Author's Note: I wrote First Flight to showcase my "space poems," and to explore the idea of a computer companion, or a "Sim" , when I read that the army was exploring their potential for dealing with post-traumatic stress.
This was the first poem I wrote on my trip, shortly after leaving lunar orbit. Maybe I was feeling a bit regretful or nostalgic already.
When you travel through Space,
you find that it’s not shiny,
like people think.
No dust, no vapors to diffuse your lights.
Just your exhaust, which quickly dissipates,
absorbed by nothingness.
Matte black universe, capturing the light,
the absence of reflection,
and so silent.
Senses so deprived you hear
your heartbeat in your ears and you start
talking to yourself for stimulation.
Like paint on velvet, each precious
point of light consumed by black
along the edges .
Utter darkness, like the grasslands in my state,
where I almost hit a cow one night,
because it was so black,
with no reflection .
That last part I wrote because I heard about it from a friend. He described going off the road after almost hitting a black cow in the dark. I can relate to that from driving buggies on Luna. Sometimes, if you’re driving too fast, with the light and dark contrast so extreme, you can’t tell what’s shadow and what’s a hole in the surface. Been there, done that. Twice.
There aren’t that many ways for a young person to make good money AND a name for himself in this economy. Especially in Luna colony, where everyone has to work to earn their keep, and most of the jobs are tech or maintenance. Guys my age go to work, go to the bars, sleep it off. Lather, rinse, repeat . Pretty soon they’re old guys who’ve been doing the same thing for fifteen years and got nothing to show for it. Just not very interesting. Besides, I have the right personality profile . Someone self-sufficient, confident, and optimistic. Smart, but not too smart (geniuses aren’t encouraged to pursue risky careers). I like games and puzzles, and those are things I can do out there on my own. As a bonus, you can work on taking advanced courses, like physics or vehicle propulsion, or even cosmology, in case you’re wondering where all that stuff out there came from. Plus, I’m born and raised low grav, which makes me a better risk for space travel. No need for blue skies and butterflies and that shit. No nostalgia for the “cool green hills of earth.” Never even been there.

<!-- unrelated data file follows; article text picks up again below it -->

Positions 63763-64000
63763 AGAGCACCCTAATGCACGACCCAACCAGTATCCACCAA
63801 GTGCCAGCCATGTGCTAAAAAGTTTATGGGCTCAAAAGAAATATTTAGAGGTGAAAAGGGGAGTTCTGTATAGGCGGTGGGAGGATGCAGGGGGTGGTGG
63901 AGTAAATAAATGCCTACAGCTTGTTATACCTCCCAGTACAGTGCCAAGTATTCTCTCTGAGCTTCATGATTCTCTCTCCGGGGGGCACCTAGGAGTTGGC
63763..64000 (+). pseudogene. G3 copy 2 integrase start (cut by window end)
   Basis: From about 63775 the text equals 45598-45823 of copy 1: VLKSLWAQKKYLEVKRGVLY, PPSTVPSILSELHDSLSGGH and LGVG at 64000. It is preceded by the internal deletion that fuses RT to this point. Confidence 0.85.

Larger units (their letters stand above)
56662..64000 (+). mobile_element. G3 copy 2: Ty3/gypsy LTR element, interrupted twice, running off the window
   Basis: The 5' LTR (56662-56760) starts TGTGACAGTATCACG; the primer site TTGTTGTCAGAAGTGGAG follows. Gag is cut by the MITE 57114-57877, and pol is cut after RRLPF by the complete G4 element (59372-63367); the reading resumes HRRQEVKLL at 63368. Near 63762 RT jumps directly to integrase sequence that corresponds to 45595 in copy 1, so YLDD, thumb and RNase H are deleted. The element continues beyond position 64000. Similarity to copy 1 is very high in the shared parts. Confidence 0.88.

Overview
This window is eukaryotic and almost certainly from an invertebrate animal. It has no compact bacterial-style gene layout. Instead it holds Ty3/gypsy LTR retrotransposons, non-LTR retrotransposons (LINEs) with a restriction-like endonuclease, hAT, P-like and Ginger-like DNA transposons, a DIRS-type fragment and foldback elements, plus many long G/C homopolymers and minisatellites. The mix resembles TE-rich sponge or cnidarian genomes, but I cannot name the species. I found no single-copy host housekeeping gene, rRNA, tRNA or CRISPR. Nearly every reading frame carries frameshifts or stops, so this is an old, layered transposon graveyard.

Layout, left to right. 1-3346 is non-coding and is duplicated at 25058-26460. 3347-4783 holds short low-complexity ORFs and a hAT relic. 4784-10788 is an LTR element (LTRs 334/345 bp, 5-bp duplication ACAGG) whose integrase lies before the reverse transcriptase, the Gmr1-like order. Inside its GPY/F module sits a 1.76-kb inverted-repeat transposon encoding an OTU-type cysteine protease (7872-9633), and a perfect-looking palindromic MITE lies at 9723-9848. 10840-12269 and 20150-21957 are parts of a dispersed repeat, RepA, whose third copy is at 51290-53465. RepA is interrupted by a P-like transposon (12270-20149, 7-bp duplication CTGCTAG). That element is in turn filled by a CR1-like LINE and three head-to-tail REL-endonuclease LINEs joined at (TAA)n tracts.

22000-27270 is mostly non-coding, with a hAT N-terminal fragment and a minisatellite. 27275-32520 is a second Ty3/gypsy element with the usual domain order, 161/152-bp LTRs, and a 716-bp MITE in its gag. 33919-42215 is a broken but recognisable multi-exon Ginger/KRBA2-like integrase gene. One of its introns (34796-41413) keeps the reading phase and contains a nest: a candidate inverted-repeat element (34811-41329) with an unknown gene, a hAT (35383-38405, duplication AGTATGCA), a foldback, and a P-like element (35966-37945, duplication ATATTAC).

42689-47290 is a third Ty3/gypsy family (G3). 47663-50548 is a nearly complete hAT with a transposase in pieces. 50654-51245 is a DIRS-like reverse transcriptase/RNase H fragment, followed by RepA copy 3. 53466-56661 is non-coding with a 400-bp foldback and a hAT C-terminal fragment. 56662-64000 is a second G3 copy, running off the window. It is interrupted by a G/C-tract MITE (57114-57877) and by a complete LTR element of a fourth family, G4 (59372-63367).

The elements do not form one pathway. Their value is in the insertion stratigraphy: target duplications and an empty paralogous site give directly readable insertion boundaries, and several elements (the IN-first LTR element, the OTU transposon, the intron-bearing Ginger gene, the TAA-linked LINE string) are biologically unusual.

I didn’t know they let you choose the interior elements for your ship. The seat covers and consoles come in a variety of colors and patterns. I tried to pick something that wasn’t too boring, but not so loud that it would get on my nerves after a few years . I went with shades of tan, gold, and red, like sunsets on Mars. Warm colors were a good choice. The walls can be stenciled or stickered up with your favorite team logos, or motifs, or whatever you want. I like a few sports teams, but I’m not a fanatic. So, I didn’t have much decorating done before I left. There’s a computer program for making designs and printing them on plastic film, which you can stick on any metal or plastic surface. Lots of that in here. I’ve made fractals, crystals, and plant patterns, too. They even recommend you leave some space to work on during your flight. Not that I’m very artistic. Not that it’s really a flight, either.
Language seems to adapt only slowly. This is not an airship. I’m not flying. I’m hurtling through space in a metal can, with a cargo more valuable than I am. I’m monitoring a ship that can pilot itself, and communicate with home base, and with the destination, all on its own. Fully autonomous. Some people question why they even bother to send a living pilot on these runs. There are lengthy rationales, justifications involving humans and exploration and blah, blah, blah. The truth is: I am the back-up system. The human brain, wet and fuzzy and imprecise , is there in case something goes wrong . Makes me feel important. So far, there’s been a few malfunctions in communication and navigation, easily corrected. So far, we’ve been lucky.
This is our three year anniversary. I’ve got roughly a year and a half to go before we reach the moon orbiting Jupiter that is our destination. I say we because it’s me and Jolene out here. She’s my Sim counselor, and my best friend. We play games, she is a great riddler, but I usually don’t get the answer until she reveals it. We talk about what life was like on Luna, my family, what I want to do after the trip, about my fears. I’ve told her things I haven’t told anyone else . Probably never will, either. Sim counselors have come a long way since they were developed to deal with post-traumatic stress. I’m so grateful to have her as my “flying buddy”, keeping me company on this trip from inner to outer solar system.